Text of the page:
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Clin Ther. 2008 Mar;30(3):528-34. doi: 10.1016/j.clinthera.2008.03.009.

Comparison of sequential and standard triple-drug regimen for Helicobacter pylori eradication: a 14-day, open-label, randomized, prospective, parallel-arm study in adult patients with nonulcer dyspepsia.

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Division of Gastroenterology, Gulhane Military Medical Academy, Ankara, Turkey.



The eradication rates of Helicobacter pylori with standard treatments are decreasing worldwide.


The primary aim of this study was to compare the eradication success of a 14-day sequential regimen with proton pump inhibitor (PPI)-based triple treatment. The secondary objectives of the study were to evaluate the effect of gastritis score and smoking on eradication rates as well as evaluation of compliance and tolerability of both regimens.


Consecutive H pylori-positive patients with nonulcer dyspepsia were randomized into 1 of 2 groups in this 14-day, open-label, randomized, prospective, parallel-arm study. An upper endoscopy with biopsy and (14)C-urea breath test ((14)C-UBT) were performed before enrollment. The first group was administered a sequential regimen consisting of pantoprazole 40 mg and amoxicillin 1 g for 7 days, followed by pantoprazole 40 mg, tetracycline 500 mg, and metronidazole 500 mg for the next 7 days. The second group was administered pantoprazole 40 mg, amoxicillin 1 g, and clarithromycin 500 mg (PAC group) for 14 days. All drugs were administered BID, with the exception of tetracycline, which was administered QID. Eradication was confirmed by (14)C-UBT 6 weeks after the end of the treatment. Histologic examination and (14)C-UBT were conducted by investigators blinded to the protocols. Patients were asked to report any adverse events (AEs) during the treatment period.


Three hundred white patients were enrolled in the study and evenly randomized into the sequential treatment group (98 males and 52 females; mean age, 40.2 years) and the PAC group (86 males and 64 females; mean age, 41.2 years). A total of 274 patients completed the study per protocol (PP). Twenty-six patients discontinued: lost to follow-up (16), withdrawn due to AEs (9); and noncompliance (1). The intent-to-treat (ITT) and PP H pylori eradication rates were 72.6% and 80.1% in the sequential group, and 58% and 63% in the PAC group, respectively. The eradication rate was significantly higher in the sequential group compared with the PAC group in both the ITT and PP populations (P=0.01 and P=0.002, respectively). The eradication rates were higher in nonsmoking patients compared with smoking patients both in the sequential group (85.8% vs 70.5%) and the PAC group (67.7% vs 53.3%), but the results were not statistically significant when the groups were analyzed separately. Overall, 32 patients (10.7%) reported an AE. Treatment was discontinued in 9 patients because of serious AEs (sequential group--abdominal pain [2 patients], diarrhea [1], chest pain [1], and vaginal pruritus [1]; PAC group--nausea/vomiting [2], chest pain [1], and numbness [1]). There were no significant between-group differences in regard to compliance or AEs. Univariate analyses found no significant effect of sex, age, alcohol consumption, antacid usage, or gastritis score on the eradication rates.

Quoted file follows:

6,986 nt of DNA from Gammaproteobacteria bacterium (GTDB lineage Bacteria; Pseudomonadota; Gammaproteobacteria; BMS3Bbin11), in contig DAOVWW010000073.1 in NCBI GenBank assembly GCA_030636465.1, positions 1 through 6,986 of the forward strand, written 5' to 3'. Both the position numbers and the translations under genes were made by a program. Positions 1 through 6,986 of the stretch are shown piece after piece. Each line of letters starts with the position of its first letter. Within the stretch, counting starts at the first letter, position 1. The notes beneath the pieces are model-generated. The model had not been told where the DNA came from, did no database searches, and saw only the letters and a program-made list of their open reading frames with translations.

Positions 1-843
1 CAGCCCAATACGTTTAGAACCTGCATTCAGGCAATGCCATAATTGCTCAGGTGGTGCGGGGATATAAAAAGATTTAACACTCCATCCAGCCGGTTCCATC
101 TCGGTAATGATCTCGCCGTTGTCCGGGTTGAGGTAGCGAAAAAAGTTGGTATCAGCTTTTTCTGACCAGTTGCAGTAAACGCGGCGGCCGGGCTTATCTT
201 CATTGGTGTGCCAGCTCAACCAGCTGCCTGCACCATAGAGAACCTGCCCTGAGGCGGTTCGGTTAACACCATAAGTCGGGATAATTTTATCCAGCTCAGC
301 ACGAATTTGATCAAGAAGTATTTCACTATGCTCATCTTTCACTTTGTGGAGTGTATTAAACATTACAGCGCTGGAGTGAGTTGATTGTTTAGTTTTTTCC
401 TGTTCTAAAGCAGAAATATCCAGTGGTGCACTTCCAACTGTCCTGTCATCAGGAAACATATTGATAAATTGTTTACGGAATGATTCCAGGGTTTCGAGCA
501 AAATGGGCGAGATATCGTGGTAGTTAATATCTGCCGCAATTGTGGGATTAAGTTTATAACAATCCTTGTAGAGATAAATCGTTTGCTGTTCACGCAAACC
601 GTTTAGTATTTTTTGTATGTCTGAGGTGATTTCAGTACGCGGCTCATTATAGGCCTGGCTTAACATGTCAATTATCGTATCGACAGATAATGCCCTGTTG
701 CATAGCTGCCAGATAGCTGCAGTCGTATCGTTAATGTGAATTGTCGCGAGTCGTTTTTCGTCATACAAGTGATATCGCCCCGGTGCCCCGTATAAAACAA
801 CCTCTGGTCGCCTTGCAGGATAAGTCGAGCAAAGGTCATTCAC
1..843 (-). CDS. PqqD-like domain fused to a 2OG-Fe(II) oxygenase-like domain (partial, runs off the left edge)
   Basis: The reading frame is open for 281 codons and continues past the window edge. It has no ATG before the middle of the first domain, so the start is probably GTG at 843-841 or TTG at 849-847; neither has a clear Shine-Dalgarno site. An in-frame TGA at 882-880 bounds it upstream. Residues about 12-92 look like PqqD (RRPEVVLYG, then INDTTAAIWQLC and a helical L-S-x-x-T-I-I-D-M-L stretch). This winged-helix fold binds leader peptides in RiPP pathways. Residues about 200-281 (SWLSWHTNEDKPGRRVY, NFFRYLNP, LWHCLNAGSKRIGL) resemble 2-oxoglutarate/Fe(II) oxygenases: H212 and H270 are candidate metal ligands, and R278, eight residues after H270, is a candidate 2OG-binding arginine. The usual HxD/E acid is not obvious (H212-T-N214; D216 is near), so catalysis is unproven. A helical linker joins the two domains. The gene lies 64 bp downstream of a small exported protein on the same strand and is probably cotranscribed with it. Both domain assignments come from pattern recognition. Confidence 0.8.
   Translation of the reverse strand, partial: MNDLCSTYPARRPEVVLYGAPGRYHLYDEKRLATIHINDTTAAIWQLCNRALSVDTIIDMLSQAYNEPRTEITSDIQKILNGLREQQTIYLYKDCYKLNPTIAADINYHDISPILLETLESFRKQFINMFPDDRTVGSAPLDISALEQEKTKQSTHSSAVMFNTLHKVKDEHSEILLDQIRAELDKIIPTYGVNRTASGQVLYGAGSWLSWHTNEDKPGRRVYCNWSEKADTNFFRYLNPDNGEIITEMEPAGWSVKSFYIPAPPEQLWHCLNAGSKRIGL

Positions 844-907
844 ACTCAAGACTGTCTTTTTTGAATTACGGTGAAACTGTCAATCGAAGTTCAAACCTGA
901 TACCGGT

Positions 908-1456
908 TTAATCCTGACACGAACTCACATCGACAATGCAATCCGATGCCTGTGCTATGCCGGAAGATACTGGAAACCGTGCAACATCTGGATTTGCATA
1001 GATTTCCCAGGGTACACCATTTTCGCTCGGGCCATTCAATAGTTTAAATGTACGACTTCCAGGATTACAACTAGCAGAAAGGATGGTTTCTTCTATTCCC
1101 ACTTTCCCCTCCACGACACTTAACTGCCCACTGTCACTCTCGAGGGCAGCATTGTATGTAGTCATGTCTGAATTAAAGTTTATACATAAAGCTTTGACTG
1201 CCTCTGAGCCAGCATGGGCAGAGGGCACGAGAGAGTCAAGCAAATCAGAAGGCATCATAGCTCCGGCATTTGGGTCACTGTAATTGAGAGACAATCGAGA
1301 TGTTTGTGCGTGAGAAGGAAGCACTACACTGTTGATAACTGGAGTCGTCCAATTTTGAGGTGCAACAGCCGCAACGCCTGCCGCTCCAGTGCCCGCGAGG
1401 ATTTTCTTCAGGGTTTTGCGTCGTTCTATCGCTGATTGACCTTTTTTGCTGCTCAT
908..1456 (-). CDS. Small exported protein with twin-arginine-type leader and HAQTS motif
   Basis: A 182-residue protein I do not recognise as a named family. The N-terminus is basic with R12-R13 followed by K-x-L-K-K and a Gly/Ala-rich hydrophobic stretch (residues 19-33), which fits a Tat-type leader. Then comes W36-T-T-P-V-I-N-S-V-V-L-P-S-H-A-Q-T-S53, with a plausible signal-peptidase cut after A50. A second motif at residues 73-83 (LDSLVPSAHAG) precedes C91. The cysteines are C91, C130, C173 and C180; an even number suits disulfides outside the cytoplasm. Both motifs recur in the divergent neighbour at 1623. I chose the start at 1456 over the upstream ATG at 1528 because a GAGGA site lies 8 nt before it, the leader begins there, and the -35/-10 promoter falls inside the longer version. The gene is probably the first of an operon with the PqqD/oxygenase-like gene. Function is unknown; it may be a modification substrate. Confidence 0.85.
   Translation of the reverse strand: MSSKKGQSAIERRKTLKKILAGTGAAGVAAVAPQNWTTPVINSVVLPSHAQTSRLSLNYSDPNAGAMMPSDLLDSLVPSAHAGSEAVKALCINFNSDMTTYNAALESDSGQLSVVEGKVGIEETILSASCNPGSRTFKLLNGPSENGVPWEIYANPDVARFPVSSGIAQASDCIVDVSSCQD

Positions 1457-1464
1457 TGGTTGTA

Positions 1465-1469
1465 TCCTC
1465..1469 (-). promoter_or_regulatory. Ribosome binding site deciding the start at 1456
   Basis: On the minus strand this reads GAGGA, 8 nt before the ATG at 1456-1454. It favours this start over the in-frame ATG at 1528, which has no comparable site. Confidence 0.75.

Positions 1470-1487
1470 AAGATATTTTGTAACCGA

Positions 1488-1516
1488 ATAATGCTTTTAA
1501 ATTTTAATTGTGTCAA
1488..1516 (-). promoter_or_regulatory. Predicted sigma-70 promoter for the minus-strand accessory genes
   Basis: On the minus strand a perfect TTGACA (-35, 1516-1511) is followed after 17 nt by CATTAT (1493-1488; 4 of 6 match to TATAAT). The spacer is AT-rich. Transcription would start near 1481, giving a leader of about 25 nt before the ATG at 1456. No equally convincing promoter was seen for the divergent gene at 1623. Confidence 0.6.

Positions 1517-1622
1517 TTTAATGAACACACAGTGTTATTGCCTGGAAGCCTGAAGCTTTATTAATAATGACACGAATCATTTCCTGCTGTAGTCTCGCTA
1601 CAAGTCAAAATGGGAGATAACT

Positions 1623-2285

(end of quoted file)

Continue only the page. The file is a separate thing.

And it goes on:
A 14-day sequential treatment regimen achieved a significantly higher eradication rate of H pylori compared with standard PPI-based triple regimen in this small selected population. Large, double-blind, controlled studies are needed to confirm these results.

[Indexed for MEDLINE]

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